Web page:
Dick Orkin dies; BBC switches off more AM transmitters, smart speakers a hit
January 1, 2018 · 2.7 minutes to read
Welcome to 2018, which I saw in by being woken up by fireworks.
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Radio creative, voiceover and star Dick Orkin died just before Christmas. His daughter Lisa announced the news, and Eric Rhoads wrote Life And Lessons With Chickenman, an affectionate look back at his relationship with Dick. Orkin was particularly famous for wanting to tell stories (mostly funny ones) about clients in order to help potential customers to remember them. Here’s a podcast with Dick and Lisa with some of their thinking.
Total global usage of Stitcher in 2017 was over 100,000,000 hours. In context: total US radio listening in 2017 was 194,220,000,000 hours - (249m listeners, listening on average 15h a week.). On Twitter, RAIN’s Brad Hill adds, via Twitter: “I believe Stitcher delivers 4% of podcast listening. If that’s correct, total podcast listening would be 2.5B hours. Still small fraction of US radio.”
Triton Digital’s ranker for online radio, October 2017. News/talk continues to rise. Top 40 music radio falls. There’s a lesson here for the future of radio.
'Cherry, Cherry’ on repeat on local radio station 107.1 - stunts like this do get talked about.
Bill McMahon posts about The Tyranny of the Target Audience. Having a target audience is good (though not a strategy by itself); it’s how you use it that’s important.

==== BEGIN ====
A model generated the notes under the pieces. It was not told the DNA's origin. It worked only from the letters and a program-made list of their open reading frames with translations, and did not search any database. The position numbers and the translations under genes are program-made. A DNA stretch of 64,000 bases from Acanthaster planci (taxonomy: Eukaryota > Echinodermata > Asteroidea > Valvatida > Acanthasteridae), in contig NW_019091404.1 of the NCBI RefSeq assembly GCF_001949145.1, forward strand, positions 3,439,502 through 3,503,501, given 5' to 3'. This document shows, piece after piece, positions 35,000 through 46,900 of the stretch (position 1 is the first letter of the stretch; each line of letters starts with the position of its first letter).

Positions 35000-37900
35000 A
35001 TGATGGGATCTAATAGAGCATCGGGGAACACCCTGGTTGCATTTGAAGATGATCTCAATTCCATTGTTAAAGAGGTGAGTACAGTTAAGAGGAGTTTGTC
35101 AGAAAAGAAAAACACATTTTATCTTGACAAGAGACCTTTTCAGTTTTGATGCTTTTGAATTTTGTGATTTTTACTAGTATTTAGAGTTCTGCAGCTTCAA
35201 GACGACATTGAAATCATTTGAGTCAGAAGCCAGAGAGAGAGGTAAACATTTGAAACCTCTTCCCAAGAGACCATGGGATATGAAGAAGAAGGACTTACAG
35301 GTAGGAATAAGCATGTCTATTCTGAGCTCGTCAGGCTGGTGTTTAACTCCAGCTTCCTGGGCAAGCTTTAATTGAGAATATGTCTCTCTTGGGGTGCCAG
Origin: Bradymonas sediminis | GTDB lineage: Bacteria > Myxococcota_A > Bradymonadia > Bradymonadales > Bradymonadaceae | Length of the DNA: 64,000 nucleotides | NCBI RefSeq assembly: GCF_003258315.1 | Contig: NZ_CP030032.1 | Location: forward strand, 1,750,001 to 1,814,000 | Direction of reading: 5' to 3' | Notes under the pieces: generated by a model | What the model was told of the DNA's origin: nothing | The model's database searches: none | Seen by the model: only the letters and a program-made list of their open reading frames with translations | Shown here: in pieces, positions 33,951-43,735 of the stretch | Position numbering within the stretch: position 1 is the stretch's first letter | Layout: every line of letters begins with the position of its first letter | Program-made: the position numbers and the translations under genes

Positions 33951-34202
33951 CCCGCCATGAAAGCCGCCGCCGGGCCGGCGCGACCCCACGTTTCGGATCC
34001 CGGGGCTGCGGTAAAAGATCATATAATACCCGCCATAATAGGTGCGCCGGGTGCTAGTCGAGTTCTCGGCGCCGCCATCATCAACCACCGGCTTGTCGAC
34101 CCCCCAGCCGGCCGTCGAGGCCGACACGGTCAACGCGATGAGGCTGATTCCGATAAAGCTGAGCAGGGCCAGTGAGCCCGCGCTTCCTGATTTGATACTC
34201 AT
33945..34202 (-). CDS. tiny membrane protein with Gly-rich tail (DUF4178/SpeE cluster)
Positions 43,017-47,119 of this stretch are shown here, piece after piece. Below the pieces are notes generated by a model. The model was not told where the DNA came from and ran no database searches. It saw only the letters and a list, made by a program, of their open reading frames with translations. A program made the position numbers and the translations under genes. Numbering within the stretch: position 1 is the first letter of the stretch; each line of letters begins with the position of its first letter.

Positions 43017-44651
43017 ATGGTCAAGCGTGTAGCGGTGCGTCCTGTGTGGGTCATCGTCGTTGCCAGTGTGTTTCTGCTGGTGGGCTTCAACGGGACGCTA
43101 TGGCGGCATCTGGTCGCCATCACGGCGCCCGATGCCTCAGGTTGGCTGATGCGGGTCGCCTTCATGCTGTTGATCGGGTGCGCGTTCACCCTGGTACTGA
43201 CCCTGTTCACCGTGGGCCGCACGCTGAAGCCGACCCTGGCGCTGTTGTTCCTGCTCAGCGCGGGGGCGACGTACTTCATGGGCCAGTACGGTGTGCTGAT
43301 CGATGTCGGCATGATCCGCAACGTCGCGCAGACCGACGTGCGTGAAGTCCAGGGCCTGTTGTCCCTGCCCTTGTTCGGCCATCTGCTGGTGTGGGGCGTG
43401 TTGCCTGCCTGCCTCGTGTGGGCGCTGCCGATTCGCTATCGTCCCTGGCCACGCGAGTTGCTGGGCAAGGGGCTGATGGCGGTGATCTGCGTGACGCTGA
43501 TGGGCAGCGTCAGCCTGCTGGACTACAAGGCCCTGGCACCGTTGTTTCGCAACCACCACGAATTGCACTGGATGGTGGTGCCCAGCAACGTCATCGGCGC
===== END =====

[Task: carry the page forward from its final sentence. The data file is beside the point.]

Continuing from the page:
Amazon Alexa and Google Home top App Store charts on Christmas Day, implies smart speakers were popular holiday gifts. I’m still waiting to see some stats from home speakers (not just research but actual data).
Think we can’t change the name of a podcast? In the US, in 1922 a portable radio was called, confusingly, a “wireless 'phone”. Fascinating stuff from the Smithsonian Magazine.
Death of AM: 13 BBC Local Radio AM transmitters will go silent this January. As I say relatively regularly, if you’re primarily an AM broadcaster, you need to consider your survival plan.
John Myers pens a few radio memories. Notably, particularly, the high amount of paperwork around radio in the early 1990s.
Letter from America, a podcast from WNYC about a BBC Radio 4 programme from Alistair Cooke.
- What will the (commercial) radio landscape look like in 2018? - NOVA’s excellent Paul Jackson says that he will be focusing on consistency - which is a trait that Australian radio has a strange blind spot for, with lots of changes happening in mid January. All this comes after six weeks of randomly-presented network programming. The station that retains consistency through the summer break next year will be the real winner, if you ask me: the listeners don’t get six weeks off, after all…
I’m grateful to Melbourne’s 89.9 Light FM, and to Wayne Scott, for your kind support of this newsletter.
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